The first thing to mention is literature - often books, sometimes online resources such as interactive keys - because without these, identification of many species with any certainty is difficult or more likely impossible. Personally I tend to buy what I can find/afford and borrow the rest (e.g. from biological records centres, museums, inter-library loans and so on). There is, for me anyway, great joy to be had in building up a good references library. Anyhow, onto the specimen - looking yellower than in reality due to lighting...
|Dorsal view (approx 5mm long, excluding legs & antennae)|
|Underside of the head|
|Side view of the head showing curved scrobes (dark antennal sockets in front of the eyes)|
|Scales on the elytra - pale and flat|
Though Duff (2008) includes several genera within the Sitonini, Morris (1997) keys them to species but considers them all to be within the genus Sitona - mentioned just to add a little taxonomic confusion to the mix. Anyhow, keying onwards...
The scutellum has no upright tufts of scales and has a rostrum about as long as wide. So, not S. griseus. The elytra have flat scale and no upright bristles; the dorsal surface has a striped (rather than tesselated) pattern and is scaled rather than pubescent - the overall appearance is brownish rather than black. The head is also more-or-less flat between the eyes (rather than being deeply dented) and the upper edges of the eyes are not obviously higher than the top of the head. OK so far, but it now gets a little trickier.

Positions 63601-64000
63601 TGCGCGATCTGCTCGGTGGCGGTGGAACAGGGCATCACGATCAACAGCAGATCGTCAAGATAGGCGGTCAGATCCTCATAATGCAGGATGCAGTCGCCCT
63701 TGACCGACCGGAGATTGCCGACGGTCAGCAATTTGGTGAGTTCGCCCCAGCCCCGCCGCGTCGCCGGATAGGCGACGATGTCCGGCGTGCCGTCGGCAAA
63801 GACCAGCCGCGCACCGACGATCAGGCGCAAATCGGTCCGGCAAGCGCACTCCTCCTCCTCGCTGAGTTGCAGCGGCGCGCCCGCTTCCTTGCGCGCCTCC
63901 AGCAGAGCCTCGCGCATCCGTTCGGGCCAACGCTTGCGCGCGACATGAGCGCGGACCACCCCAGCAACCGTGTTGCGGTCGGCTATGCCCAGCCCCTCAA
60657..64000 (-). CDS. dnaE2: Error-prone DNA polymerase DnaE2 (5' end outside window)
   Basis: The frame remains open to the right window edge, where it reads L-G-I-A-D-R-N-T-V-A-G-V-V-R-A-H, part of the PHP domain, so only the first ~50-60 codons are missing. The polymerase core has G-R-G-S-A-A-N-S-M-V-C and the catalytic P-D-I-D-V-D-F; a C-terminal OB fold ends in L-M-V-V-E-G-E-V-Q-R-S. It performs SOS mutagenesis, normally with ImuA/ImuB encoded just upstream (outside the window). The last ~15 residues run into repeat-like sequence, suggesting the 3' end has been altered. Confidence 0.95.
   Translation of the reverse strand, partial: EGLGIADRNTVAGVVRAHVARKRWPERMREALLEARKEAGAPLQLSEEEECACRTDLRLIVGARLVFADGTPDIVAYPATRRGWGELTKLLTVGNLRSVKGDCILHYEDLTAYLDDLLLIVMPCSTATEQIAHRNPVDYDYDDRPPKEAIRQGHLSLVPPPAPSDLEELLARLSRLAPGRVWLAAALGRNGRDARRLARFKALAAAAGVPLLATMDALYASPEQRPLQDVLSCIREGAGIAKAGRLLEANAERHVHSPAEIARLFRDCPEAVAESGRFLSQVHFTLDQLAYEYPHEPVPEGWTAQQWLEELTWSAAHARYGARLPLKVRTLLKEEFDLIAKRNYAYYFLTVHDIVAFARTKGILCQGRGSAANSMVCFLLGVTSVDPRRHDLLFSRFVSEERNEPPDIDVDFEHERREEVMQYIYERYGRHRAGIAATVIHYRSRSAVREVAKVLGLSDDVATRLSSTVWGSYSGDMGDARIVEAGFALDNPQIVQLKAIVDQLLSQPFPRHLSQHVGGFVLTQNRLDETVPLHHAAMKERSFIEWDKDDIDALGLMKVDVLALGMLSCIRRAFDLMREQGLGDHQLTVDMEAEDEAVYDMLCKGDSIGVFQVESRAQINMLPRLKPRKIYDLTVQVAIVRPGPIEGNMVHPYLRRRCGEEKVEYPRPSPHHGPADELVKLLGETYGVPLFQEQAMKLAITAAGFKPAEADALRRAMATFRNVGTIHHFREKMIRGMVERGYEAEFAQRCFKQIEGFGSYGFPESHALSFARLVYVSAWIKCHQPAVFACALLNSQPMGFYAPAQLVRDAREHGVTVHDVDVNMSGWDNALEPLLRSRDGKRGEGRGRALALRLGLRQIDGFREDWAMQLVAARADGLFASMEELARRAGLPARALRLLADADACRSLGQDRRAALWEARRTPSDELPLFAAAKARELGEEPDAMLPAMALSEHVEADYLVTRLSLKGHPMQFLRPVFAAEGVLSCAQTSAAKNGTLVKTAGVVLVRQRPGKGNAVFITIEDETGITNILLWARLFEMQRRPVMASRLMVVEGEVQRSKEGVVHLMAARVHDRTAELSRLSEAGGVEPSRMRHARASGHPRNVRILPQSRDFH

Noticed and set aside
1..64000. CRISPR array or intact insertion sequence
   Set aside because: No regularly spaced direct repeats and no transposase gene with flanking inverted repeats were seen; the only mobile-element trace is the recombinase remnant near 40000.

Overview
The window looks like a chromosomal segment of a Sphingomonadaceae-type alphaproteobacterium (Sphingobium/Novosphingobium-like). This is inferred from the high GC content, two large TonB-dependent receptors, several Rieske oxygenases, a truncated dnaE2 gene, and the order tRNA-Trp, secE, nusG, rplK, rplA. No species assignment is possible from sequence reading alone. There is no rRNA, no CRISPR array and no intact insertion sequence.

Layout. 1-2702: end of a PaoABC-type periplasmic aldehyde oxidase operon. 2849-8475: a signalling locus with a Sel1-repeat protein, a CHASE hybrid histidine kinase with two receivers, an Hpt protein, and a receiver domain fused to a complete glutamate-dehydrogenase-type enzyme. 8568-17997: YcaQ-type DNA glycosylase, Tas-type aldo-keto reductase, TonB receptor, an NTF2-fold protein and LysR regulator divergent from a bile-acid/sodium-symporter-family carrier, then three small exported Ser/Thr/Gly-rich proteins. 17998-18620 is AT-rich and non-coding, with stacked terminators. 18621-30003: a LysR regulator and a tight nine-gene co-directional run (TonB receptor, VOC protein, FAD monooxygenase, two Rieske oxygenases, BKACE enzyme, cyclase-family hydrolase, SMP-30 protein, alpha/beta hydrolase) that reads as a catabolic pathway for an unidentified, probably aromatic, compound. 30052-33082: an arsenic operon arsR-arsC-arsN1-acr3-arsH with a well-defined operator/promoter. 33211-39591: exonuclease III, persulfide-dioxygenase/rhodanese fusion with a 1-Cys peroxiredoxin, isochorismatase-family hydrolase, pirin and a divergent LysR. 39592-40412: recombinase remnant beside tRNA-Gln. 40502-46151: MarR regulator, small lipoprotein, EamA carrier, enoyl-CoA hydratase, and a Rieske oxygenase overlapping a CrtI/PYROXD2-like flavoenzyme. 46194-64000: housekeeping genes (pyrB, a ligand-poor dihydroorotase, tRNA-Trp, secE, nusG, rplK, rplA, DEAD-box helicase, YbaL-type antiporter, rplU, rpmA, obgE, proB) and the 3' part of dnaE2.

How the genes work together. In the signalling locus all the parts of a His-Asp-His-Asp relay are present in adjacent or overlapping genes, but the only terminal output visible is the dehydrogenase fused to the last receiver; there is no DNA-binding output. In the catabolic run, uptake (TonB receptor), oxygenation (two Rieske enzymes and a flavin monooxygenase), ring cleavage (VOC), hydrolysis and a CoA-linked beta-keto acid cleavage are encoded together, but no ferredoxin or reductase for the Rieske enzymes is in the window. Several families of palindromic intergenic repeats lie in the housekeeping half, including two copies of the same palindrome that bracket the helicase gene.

I can't see the median furrow on top of the head very clearly, but it does broaden out and reach further back than the midpoint of the eyes, ending without a clear pit. So, not the scarce S. puncticollis. Also, the elytra are more than 1.5 times as long as wide, and more-or-less straight-sided, and the scales are oval but not 3-4 times as long as broad (more like 2 times), so it isn't the common S. lepidus. The eyes are clearly convex rather than almost flat which leaves just two species - S. cylindricollis and S. lineatus. The separation is straightforward enough here - in S. lineatus the pronotum is widest behind the middle, and slightly narrower at the base than at the front (as here) and also has complete elytral stripes rather than just short segments as would be seen in S. cylindricollis. So, this is an overwintering adult of S. lineatus just emerged in the spring - widespread and abundant in lowlands, fully winged, and known to feed on pea and bean leaves in gardens and allotments as well as on vetches. Eggs are laid by these overwintered adults with larvae feeding on root nodules and the next generation adult by about July in the south, August in the north. So, I suppose it could be seen as a pest, but a few leaf-holes won't matter and so it has been released back into the garden. I fully expect to find more...
Duff, A.G. (ed.) (2008). Checklist of Beetles of the British Isles. A.G. Duff, Wells.
Morris, M.G. (1991). Weevils. Richmond, Slough. [Naturalists' Handbook no. 16; an excellent introduction]
Morris, M.G. (1997). Broad-nosed weevils. Coleoptera: Curculionidae (Entiminae). Handbooks for the Identification of British Insects 5(17a): 1-106. [Royal Entomological Society; a bit more advanced]